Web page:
37. #37 Avatar37 says:
    July 7, 2010 at 1:52 am

    I am disappointed by the decision to not resign Metropolit. He brings the kind of character and grit to the team that all championship teams that win seem to have. While the argument is that there isn’t room under the cap, I’d argue that his value to the team wasn’t valued properly because if it had been, they would have found the room. At any rate, I wish him all the best with whatever team does sign him, he brings his best every night.

    I hate giving players 1 season to “prove their worth” or they get traded. Montreal has made the mistake of trading players away too soon only to have them blossom with another team. Desjardins and LeClair are two good examples that come to mind. I think Pouliot has already proven that he can fit in on the first line, now the trick is to get him to where he can do so consistently. The same goes for AK46, he is a very talented sniper when he’s on his game and adds a great dimension to the Pleks-Cammalleri line. He just needs to also work on his consistency.

    Here’s the dilemna: If those two players become consistent and add great value, they will become too expensive to keep around and we’ll lose them anyway because we don’t have the room to sign them. If they don’t, then fans will want them gone anyway. Seems to me like it’s a lose-lose situation.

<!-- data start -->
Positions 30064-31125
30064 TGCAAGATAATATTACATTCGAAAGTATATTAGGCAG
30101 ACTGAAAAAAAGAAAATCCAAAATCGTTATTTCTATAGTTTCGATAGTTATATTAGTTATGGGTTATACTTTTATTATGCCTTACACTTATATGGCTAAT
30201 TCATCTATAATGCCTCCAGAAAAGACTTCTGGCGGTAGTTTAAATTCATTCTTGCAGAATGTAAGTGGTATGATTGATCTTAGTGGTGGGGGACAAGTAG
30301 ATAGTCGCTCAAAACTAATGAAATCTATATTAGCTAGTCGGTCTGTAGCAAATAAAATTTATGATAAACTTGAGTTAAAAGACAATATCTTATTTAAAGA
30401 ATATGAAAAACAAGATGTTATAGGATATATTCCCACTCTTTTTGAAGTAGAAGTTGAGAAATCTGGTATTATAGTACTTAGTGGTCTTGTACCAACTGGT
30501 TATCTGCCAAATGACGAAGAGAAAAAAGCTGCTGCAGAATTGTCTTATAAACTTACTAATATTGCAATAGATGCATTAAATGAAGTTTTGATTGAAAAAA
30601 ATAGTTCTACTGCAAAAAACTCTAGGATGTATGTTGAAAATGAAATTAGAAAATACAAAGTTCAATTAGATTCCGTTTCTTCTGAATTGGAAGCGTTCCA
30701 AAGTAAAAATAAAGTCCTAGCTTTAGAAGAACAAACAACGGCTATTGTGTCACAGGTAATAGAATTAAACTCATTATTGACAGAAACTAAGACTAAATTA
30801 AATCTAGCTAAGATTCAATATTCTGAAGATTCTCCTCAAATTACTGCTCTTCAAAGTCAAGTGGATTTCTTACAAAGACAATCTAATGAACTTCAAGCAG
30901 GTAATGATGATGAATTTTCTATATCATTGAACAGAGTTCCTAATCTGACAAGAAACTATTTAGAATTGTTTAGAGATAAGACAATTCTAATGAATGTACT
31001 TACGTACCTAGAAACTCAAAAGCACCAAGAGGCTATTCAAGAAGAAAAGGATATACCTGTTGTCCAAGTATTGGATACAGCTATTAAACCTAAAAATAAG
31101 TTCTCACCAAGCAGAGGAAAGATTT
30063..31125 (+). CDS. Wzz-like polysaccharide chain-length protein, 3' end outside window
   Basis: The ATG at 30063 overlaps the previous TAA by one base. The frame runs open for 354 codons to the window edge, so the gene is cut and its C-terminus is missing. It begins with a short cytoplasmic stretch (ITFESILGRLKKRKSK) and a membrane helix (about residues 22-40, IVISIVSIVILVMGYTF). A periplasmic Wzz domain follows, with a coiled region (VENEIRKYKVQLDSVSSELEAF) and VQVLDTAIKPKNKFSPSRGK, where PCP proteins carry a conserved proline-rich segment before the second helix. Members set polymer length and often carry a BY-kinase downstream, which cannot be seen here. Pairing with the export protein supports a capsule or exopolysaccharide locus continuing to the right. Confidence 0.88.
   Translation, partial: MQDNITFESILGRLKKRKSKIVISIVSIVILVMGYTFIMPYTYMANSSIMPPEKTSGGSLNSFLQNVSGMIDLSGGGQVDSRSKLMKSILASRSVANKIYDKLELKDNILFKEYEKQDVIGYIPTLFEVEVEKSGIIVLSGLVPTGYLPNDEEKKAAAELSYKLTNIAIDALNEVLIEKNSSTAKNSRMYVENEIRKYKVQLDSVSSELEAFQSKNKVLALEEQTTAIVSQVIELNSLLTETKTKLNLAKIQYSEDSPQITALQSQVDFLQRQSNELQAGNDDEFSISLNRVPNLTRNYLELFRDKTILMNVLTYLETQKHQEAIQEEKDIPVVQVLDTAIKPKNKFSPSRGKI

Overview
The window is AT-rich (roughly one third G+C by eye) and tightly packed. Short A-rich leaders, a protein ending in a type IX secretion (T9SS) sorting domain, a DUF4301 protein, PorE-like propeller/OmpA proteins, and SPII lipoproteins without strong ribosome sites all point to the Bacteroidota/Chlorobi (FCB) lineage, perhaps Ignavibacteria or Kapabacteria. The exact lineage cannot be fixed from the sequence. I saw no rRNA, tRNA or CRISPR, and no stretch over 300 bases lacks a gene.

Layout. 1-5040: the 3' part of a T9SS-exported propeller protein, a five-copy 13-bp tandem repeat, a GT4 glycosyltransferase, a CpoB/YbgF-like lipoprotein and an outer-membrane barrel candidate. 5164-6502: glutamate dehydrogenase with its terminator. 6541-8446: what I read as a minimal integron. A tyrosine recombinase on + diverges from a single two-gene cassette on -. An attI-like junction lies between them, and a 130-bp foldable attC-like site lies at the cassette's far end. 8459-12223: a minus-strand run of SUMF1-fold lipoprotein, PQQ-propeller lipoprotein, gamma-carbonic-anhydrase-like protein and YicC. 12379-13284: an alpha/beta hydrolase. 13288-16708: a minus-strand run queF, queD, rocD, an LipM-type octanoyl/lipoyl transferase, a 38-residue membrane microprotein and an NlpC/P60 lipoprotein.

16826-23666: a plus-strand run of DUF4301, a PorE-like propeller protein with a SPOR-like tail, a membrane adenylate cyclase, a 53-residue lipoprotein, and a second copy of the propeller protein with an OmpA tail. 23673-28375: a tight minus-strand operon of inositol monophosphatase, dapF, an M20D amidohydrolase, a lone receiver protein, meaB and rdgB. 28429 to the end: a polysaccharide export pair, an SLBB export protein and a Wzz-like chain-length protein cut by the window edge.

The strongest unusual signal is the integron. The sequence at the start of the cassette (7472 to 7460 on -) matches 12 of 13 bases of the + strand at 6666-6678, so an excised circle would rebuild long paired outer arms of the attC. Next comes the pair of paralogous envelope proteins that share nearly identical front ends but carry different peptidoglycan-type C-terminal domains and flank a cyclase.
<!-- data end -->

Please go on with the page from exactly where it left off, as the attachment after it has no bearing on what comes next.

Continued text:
As for Eller, I’d like to see him develop properly, even if that means a season or two in Hamilton. I hate seeing a player with great potential rushed, only to have the pressure of playing with the big club and in front of fans that will boo you at the drop of a hat, ruin them. Remember the Pouliot trade? Latendresse is doing great now that he’s living and playing somewhere without a microscope up his backside. I suppose it just bothers me that, as soon as a player shows some adversity, the fans instantly stab them in the back rather than being supportive while they struggle through hard times.

  38. #38 Senet1 says:
    July 7, 2010 at 7:09 pm

    To me it would have been nice to sign Moore and Metro but I guess it was not in the cards. Pouliot and AK46 I agree they have talent but how long do you wait for them to start to show their abilities consistently. AK46 has been with us for 3-4 years now and every year is shows he has the skill and the talent but then disappears. Besides he is making over 3M a season so I do not see him in Plex or Cammy class as far as salary is concerned. I would be nice if he showed that I am sure that by next year Hammer’s salary will be gone and Gill too which frees p almost 8M to distribute. Some of that will have to go to Markov if he agrees to resign, next year, if not then we have 14M to obtain some talent and pay those who should get a raise. As far as Eller is concerned he has been in the minors and played a few games with St. Louis so he should be ready to move up, lets hope so because we need a third lne centre, who has the ability to move up to the first or second line if we have an injury.

  39. #39 Avatar37 says:
    July 7, 2010 at 9:42 pm